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Front Row at Moncler Grenoble

Among those at the show were Jessica Hart, Waris Ahluwahlia, Olivia Palermo, Kate Foley, Zani Gugelmann and Nicole Mellon.

PRODUCTION VALUES: Etienne Russo, the production wizard, took over Hammerstein Ballroom in midtown Manhattan Saturday night to stage another one of his elaborate spectacles, this time the Moncler Grenoble collection.

Whatever Russo had in store was at first obscured by curtains, as if a theatrical production or an opera were about to begin instead of a rock concert, Hammerstein's speciality. The theater can hold about 3,500 people, but this time was mainly filled on the main floor. Among those waiting were Jessica Hart, Waris Ahluwahlia, Olivia Palermo, Kate Foley, Zani Gugelmann, Nicole Mellon and a fleet of editors and retailers growing increasingly nervous that the show's late start time would delay them for the Alexander Wang show in far-away Brooklyn. Despite an advisory from Moncler to "please arrive promptly at 7 p.m.," the show didn't start until a half hour later.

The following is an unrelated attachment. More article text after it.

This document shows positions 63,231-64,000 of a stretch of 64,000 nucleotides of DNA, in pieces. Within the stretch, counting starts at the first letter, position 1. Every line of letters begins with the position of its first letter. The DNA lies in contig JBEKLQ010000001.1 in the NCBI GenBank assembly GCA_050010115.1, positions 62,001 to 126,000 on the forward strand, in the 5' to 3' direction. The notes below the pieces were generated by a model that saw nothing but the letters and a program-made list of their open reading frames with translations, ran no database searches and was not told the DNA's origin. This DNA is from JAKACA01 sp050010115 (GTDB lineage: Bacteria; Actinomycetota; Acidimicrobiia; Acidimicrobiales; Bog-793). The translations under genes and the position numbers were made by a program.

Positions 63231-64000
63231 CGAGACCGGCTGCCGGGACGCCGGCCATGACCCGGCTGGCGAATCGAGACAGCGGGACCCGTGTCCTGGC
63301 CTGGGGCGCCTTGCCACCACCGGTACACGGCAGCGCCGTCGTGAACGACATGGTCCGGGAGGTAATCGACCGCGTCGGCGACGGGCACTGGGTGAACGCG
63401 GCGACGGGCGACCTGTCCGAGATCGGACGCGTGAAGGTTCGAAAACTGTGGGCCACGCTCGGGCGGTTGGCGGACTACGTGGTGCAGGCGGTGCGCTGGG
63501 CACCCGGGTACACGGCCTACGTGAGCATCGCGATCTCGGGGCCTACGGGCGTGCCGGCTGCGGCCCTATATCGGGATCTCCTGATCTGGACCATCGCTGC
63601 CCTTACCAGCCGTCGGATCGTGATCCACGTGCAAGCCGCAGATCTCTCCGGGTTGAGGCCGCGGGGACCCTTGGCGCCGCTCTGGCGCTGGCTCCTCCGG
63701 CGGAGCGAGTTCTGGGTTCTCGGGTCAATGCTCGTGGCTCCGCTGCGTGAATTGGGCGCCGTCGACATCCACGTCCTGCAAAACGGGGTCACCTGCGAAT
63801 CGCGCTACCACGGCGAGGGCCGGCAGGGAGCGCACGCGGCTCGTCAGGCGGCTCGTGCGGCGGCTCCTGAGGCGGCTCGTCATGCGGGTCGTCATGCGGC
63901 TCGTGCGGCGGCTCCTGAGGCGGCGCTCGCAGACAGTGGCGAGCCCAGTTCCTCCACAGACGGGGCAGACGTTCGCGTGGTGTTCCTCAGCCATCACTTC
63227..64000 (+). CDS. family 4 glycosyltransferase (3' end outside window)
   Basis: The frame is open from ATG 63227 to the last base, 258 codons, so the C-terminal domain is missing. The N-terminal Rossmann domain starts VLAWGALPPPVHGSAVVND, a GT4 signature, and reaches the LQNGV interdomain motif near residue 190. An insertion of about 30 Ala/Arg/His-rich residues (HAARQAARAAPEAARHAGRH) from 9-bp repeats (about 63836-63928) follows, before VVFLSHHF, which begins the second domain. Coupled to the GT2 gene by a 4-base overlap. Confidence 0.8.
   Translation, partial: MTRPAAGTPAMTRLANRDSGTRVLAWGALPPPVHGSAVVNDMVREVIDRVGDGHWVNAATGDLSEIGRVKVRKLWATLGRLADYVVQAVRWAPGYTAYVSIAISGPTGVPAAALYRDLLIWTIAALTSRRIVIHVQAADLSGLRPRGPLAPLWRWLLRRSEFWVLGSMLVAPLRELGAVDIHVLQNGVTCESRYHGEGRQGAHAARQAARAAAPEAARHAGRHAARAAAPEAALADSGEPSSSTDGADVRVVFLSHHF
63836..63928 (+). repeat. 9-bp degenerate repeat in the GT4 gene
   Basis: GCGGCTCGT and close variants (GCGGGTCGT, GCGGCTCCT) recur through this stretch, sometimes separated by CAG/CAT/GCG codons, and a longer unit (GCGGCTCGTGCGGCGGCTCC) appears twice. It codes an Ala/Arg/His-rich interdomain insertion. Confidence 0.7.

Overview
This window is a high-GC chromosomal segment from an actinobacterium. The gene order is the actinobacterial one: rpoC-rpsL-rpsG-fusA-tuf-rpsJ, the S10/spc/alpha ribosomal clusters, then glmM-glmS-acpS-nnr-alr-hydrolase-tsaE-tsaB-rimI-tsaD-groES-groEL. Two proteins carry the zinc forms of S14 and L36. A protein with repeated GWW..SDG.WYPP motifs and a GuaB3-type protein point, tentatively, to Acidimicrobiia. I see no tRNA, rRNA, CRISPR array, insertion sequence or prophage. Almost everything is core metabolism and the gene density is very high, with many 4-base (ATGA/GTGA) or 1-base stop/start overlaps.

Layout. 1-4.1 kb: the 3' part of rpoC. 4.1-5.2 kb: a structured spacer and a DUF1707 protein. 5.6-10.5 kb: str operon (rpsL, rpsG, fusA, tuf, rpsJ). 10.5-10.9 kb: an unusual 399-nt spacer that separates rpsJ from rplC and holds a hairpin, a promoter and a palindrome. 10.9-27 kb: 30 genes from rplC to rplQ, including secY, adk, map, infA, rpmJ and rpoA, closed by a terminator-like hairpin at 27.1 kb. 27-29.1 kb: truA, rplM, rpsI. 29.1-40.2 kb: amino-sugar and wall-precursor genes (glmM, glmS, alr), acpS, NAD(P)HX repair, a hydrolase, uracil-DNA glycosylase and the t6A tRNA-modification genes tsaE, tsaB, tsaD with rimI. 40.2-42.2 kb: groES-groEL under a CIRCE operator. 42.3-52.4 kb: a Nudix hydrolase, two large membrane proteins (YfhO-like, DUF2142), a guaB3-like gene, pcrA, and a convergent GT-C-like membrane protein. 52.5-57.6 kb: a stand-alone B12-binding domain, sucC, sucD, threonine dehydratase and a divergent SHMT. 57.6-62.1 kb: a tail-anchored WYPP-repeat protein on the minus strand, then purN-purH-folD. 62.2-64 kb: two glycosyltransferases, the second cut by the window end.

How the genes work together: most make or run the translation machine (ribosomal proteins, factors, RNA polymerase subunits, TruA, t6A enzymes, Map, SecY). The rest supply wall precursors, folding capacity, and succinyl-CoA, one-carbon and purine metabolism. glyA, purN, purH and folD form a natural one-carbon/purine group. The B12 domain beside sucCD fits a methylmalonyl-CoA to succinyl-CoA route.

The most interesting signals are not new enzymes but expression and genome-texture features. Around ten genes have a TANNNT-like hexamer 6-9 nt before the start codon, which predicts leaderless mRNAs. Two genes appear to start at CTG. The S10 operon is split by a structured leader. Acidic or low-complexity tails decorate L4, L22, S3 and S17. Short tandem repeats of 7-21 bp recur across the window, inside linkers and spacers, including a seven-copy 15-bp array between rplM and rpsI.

Spike Lee has never been to one of Moncler's famously flashy productions, but is a fan of the brand.

"They're stylish and they keep me warm in freezing-ass New York City," he said, his trademark horn-rimmed glasses in place. It was the only runway show he planned on seeing this week.

"This is fashion week? I didn't know," he said.

The production that eventually unfolded was a combination of opera meets "Tron" — ten men in down-filled morning suits, a Swiss group officially called Pendulum Choir, performed a kind of Gregorian chant while standing on hydraulic lifts. Behind them was a panel several stories high filled by an accompanying chorus of 60 men and women, each in their own private cubicles, a sort of 'Moncler Squares.' The performance was dragging on when some in the audience decided to skip out, surely some to go to Wang, others to escape.